State v. Oddi-Smith
Cheryl ODDI-SMITH, Appellee (Defendant below).
Supreme Court of Indiana.
Lakshmi Hasanadka, Indianapolis, IN, Attorney for Amicus Curiae Indianapolis Metropolitan Police Department.
SHEPARD, Chief Justice.
The trial court suppressed all the evidence from appellee Cheryl Oddi-Smith's drunk driving arrest. It held that the arresting officer had no law enforcement authority because he had not been re-sworn after the consolidation of the Indianapolis Police Department (IPD) and the Marion County Sheriff's Department (MCSD). We hold that all sworn officers of the IPD or MCSD at the time of consolidation satisfied the oath requirement for officers in the Indianapolis Metropolitan Police Department (IMPD).
Facts and Procedural History
A section of the article on Unigov in Indianapolis, Ind.Code § 36-3-1-5.1, authorizes the city-county legislative body to consolidate the city police department and the county sheriff's department. On December 19, 2005, the City-County Council of the City of Indianapolis and Marion County passed General Ordinance No. 110. It established the IMPD and directed that the IPD and MCSD "shall coordinate their financial and purchasing operations through the [IMPD]" and "may collaborate regarding information technology, personnel and administration as they deem appropriate and beneficial to the public" effective January 1, 2006. Indianapolis/Marion County, Ind., Rev.Code of the Consolidated City and County § 279-102(b) (2007).
The IMPD officially assumed responsibility for providing law enforcement services in Marion County on January 1, 2007. Id. § 279-102(c). On that date, all IPD and MCSD officers automatically became officers of the IMPD. Id. § 279-103(a). The sheriff and other highranking officers attended a voluntary swearing-in ceremony the next day, but most officers were not in attendance. (Mot. Supress Hr'g Tr. at 4, 6, June 19, 2007.)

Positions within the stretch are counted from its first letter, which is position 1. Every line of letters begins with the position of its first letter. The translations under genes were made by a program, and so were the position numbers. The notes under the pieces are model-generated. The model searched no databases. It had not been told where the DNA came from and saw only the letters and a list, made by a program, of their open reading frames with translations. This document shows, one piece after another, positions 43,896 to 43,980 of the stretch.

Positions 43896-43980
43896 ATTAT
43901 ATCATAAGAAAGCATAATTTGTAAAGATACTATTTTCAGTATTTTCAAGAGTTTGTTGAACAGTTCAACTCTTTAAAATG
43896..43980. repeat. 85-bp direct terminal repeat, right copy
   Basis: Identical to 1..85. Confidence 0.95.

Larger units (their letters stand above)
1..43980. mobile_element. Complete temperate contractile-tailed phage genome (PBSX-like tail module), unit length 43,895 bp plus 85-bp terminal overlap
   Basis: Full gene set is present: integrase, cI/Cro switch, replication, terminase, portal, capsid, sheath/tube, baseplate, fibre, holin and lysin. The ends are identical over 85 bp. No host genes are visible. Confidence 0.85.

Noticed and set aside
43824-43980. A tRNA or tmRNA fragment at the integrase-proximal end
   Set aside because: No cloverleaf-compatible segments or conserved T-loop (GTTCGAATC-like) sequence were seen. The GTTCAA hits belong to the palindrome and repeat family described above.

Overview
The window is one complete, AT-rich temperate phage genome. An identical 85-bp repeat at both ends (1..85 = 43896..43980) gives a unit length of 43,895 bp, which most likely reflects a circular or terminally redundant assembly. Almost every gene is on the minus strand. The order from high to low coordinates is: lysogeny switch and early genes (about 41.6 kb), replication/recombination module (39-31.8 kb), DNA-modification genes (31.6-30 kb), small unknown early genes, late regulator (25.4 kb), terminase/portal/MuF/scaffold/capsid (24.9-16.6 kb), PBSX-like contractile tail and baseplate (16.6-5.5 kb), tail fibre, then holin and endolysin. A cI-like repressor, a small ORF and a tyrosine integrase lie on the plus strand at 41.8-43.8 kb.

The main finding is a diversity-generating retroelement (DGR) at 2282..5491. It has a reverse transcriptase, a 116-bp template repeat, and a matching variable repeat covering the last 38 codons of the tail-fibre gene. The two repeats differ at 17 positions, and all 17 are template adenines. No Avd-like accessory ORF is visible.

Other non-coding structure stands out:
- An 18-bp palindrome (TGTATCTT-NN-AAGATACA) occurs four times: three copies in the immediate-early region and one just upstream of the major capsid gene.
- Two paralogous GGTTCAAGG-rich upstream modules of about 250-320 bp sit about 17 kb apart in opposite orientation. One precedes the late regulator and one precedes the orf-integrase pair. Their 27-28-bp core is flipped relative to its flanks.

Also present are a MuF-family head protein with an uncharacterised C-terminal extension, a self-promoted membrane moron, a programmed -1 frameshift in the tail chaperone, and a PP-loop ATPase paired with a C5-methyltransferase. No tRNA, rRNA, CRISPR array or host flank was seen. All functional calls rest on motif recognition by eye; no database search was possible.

On January 15, 2007, Cheryl Oddi-Smith was involved in a three-car accident. Shortly after arriving at the scene, officers began a DUI investigation. Due to unfavorable road conditions, they transported Oddi-Smith to the police department, where Officer William Bueckers subsequently arrested her for operating a vehicle while intoxicated. Officer Bueckers had been sworn as an IPD officer in August 2001, but had not been re-sworn as an officer for the IMPD.
The State charged Oddi-Smith with operating a vehicle while intoxicated. Oddi-Smith filed a motion to suppress evidence from her traffic stop and arrest contending that Officer Bueckers lacked authority to perform her arrest. The trial court granted Oddi-Smith's motion to suppress and sua sponte dismissed the charges against her, finding that Officer Bueckers was not statutorily or constitutionally empowered to enforce the laws of Indiana. The State appealed, and we authorized a direct appeal to this Court. Ind. Appellate Rule 56(A).
Oath Requirement for Law Enforcement Officers
We begin by examining whether Indiana law requires law enforcement officers to take an oath before beginning official duties. A portion of the Indiana Code governing state and local government administration provides that "every officer and every deputy, before entering on the officer's or deputy's official duties, shall take an oath to support the Constitution of the United States and the Constitution of the State of Indiana, and that the officer or deputy will faithfully discharge the 1248*1248 duties of such office." Ind.Code Ann. § 5-4-1-1(a) (West 2007).
The inclusion of law enforcement officers in this requirement of oaths seems plain enough, as does the purpose of such a mandate. Law enforcement officers hold positions of substantial public responsibility. As with the oaths we require of witnesses and jurors, the oaths of officers bind the conscience of the affiant and emphasize the solemnity of the duty at hand. See Ind. Const. art. I, § 8; Ind.Code Ann. § 34-45-1-2 (West 2007); cf. Modesitt v. State, 578 N.E.2d 649, 653 (Ind. 1991); Sides v. State, 693 N.E.2d 1310, 1312 (Ind.1998) (abrogated on other grounds). We also observe that departments have believed for as long as anyone can recall that the carefully recruited and trained individuals appointed to the force needed to be "sworn officers." We think this is correct.
Legislative Intent Regarding the Consolidation
We now turn to the issue at hand: whether Indiana law requires an officer to be re-sworn upon consolidation of a city police department and a county sheriff's department or whether the officer's sworn status carries forward to this newly consolidated entity. We first look to Indiana statute for guidance.